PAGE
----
Rating: 4.25 stars
Buy Links: Amazon | All Romance
Fettered is not your average BDSM novel. It’s a reminder that the world has shifted, that those who participate in the lifestyle today most often make a choice and follow a set of strict rules and regulations. But for some people, it’s an innate need. For these people, their lives will not be complete without feeding the Dominant or submissive side. This part of them is just as important and unchangeable as their eye color or color of their skin.
It is within this world that Fettered takes place. Miss Dolphinia is an aging queen who owns a BDSM bar called Stonewall. This is the bar Dylan Carter enters one day in order to forget his troubled home life and explore his submissive tendencies. Dylan’s older brother has been implicated in a trial involving the bondage and violent rape of several women. His family life has been turned upside down, and he’s looking for something and someone that can help keep him together.
He enters the bar as an innocent, with no experience and a face that attracts everyone who sees him. Miss Dolphinia takes him under her wing and introduces him to Vin, a Dominant who can show him a strong hand for a night, but no longer. Dylan’s session with Vin is intense and life-changing, but the man has no intentions of doing a repeat performance.
Since Vin is not an option and Dylan can’t keep from craving the submission, Miss Dolphinia sets him up with Guard, a man who is kind and attentive and obsessively concerned with discussing and setting boundaries, following strict rules and regulations, and talking everything through. One of the most interesting things about Fettered is this exploration of the contrast between the world of safe, sane and consensual and the more old school line of thinking, which is more concerned with reading your partner and figuring out limits as you go.
Miss Dolphinia and Vin represent this world that is being replaced by contracts and hard limits — a world where the need is so strong within a person, it shouldn’t be ignored or reigned it. Vin was a protege of Miss Dolphinia and her lover, and was therefore trained in a way that is seen as unsafe and irresponsible in the lifestyle today. Says Miss Dolphinia to Dylan about Vin:
“Some days I think the whole culture is dying, and here we brought a nestling into the nest and taught him to want all the things that society tells us we shouldn’t want. The world belongs to Guard and his world of safe limits and play and parades. But for us, it’s not really play, is it?”
I had to set aside my qualms about irresponsible behavior within the BDSM lifestyle in order to give this book a fair chance, and I think the result is that my eyes were opened to a different way of living it. This is not to support the idea of non-consensual or dangerous behavior. When Dylan becomes a part of Vin’s world, for instance, he’s thrown into the deep end. Vin does things because he wants to do it. Dylan can stop it, but he doesn’t have any say in how things go down, and because Dylan has such a craving to relinquish every bit of his control, this type of dominance is exactly what he needs.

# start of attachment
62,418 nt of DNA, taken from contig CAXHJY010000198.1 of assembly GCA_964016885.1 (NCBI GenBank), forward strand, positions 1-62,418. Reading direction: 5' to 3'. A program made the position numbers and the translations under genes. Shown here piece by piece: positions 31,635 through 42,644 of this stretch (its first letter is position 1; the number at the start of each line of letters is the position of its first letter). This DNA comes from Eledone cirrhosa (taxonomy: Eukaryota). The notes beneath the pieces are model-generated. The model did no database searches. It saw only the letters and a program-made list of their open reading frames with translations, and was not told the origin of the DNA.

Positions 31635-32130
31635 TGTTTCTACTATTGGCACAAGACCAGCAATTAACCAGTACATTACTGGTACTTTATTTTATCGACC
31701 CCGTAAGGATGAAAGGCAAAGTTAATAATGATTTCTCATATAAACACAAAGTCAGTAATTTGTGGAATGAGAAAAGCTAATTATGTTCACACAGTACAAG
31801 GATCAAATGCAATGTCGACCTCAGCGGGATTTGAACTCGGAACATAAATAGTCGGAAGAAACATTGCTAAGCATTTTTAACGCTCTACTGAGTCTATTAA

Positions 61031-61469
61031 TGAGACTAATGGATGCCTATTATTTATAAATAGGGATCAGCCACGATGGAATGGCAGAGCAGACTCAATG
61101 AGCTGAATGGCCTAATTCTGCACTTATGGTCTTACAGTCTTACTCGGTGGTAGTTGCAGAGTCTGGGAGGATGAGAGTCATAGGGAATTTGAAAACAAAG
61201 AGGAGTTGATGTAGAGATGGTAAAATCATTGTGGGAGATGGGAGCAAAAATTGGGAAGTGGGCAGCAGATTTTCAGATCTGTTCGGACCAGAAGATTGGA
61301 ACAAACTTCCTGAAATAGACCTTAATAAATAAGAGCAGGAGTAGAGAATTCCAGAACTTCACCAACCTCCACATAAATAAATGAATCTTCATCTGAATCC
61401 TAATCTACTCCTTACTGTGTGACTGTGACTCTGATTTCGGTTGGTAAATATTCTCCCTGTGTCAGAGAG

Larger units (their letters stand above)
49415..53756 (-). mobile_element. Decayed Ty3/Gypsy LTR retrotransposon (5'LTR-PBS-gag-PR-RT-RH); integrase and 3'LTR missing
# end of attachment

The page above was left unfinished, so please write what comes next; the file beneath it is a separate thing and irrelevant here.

Vin is controlling and possessive and, he admits himself, obsessive. From the start, Dylan becomes his life. When the situation with Dylan’s brother escalates, Vin’s the one who deals with it. He handles Dylan’s family life, where he lives, how he gets to work, and completely controls his body. This could be seen as extreme. In a relationship outside of the lifestyle, it borders on abusive. But it works between these two, and I found this aspect of the novel to be both unexpected and fascinating.
Both Dylan and Vin are complex characters. Dylan is submissive to the core, yet retains a sense of humor and magnetism that makes him so likable. Vin is obsessively controlling, but has a computer-nerd charm and a sweetness that makes him irresistible. Together, they’re a couple who complement each other so well.
This is the reason that I had a difficult time with their relationship in this book. There was so much potential for a powerfully intimate connection, yet I didn’t feel this from the two of them. There was infatuation, attraction, even adoration, but love? Love seemed to be missing from the equation, which made the relationship seem a little bit off-balanced, more of a convenience of two matching kinks rather than a power they couldn’t control. There was too much control, perhaps. The sex is hot, but followed Vin’s meticulously devised plans. I would’ve enjoyed a little spontaneity, an overwhelming rush of love that throws things off kilter and gives it that spark.
I liked this book. I thought it gave interesting insight into the lifestyle, which is difficult in a genre that is saturated by many books of its kind. I enjoyed the characters and the story, which is horrifying and surprising, maddening and touching. I only wish we could’ve been treated to an emotional intensity equal to the rest of the book.